I mentioned OpenDNS on 3 September and 13 July of 2007. This is a free service that looks up domain names. Domain names represent the numeric IP (Internet Protocol) addresses that are used on every server. The Domain Name System (DNS) is highly distributed, and a good target for all sorts of legal and illegal opportunities.
OpenDNS is much faster than the domain name servers I’ve used at other ISPs. Every ISP has to provide DNS services to subscribers. The DNS servers are an important part of maintaining a fast connection, but some ISPs just do not manage their DNS servers well.
OpenDNS a great way to speed up an Internet connection, especially for residential and WiFi users, by outsourcing every domain name lookup request to a dedicated set of very fast servers in North America and Europe.
It’s hard to beat secure, fast and free.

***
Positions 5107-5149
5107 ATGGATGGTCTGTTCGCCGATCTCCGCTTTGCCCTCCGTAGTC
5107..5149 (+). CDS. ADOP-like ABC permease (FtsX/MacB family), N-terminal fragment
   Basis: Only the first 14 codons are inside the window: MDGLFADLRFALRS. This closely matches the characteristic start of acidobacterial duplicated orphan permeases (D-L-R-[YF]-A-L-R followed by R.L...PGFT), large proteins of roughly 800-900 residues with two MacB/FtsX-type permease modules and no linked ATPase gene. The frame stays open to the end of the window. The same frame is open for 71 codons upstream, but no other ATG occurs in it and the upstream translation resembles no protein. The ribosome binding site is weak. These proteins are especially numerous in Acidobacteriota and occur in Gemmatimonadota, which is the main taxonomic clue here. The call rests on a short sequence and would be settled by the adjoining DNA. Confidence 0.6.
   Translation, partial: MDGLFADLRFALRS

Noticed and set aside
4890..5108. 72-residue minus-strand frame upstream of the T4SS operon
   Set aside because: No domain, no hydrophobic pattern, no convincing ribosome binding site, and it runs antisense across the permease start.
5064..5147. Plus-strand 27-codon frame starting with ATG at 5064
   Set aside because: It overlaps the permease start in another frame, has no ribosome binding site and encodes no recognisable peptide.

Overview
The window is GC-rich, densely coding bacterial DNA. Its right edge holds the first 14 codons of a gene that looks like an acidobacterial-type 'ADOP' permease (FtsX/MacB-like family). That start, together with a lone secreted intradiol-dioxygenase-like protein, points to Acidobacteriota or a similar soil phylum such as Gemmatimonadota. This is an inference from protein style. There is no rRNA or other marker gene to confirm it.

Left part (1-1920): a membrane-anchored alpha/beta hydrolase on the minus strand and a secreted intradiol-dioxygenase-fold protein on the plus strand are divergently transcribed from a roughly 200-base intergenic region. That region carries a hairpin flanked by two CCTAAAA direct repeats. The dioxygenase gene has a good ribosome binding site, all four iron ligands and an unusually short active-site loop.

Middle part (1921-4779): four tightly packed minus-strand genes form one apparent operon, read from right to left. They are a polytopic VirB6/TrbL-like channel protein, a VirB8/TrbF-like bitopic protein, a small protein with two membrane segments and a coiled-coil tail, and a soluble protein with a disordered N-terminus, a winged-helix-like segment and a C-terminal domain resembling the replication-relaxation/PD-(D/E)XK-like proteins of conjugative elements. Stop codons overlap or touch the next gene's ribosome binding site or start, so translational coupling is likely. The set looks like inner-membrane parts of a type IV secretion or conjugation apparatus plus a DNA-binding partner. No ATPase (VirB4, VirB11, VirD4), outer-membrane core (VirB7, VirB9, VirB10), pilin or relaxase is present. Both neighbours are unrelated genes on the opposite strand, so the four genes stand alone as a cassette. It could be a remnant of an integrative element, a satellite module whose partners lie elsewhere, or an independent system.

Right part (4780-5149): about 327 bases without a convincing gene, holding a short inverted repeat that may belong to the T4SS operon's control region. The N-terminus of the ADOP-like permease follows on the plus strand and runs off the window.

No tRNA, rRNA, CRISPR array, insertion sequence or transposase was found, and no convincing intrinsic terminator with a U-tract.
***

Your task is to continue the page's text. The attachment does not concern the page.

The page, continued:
OpenDNS also includes some nice security features. The service will block phishing and adult web sites, using a constantly updated list of known servers. This is a more elegant solution that proprietary security software that usually slows down a Windows or Mac computer.
Late last year, OpenDNS asked users to recommend the service to schools and universities. A recent article in THE Journal reports that over 10,000 educational organizations have adopted OpenDNS services.
Crackers have started to attack domain name servers, inserting false domain name entries that redirect users from well-known sites to forgeries. Schools and educational institutions are an attractive target for these attacks, as their IT security is sometimes less than adequate. In the past, school email servers have been a primary target for botnets. Hackers break into these servers, which can then be used to send spam. The legitimate users of these servers may not realize their email system has been compromised until their ISP cuts off their email access.
Installing OpenDNS on a personal computer is easy to do. I would not recommend that employees do this on their company computer without the support of their IT department, as some companies maintain specific entries in their own domain name servers.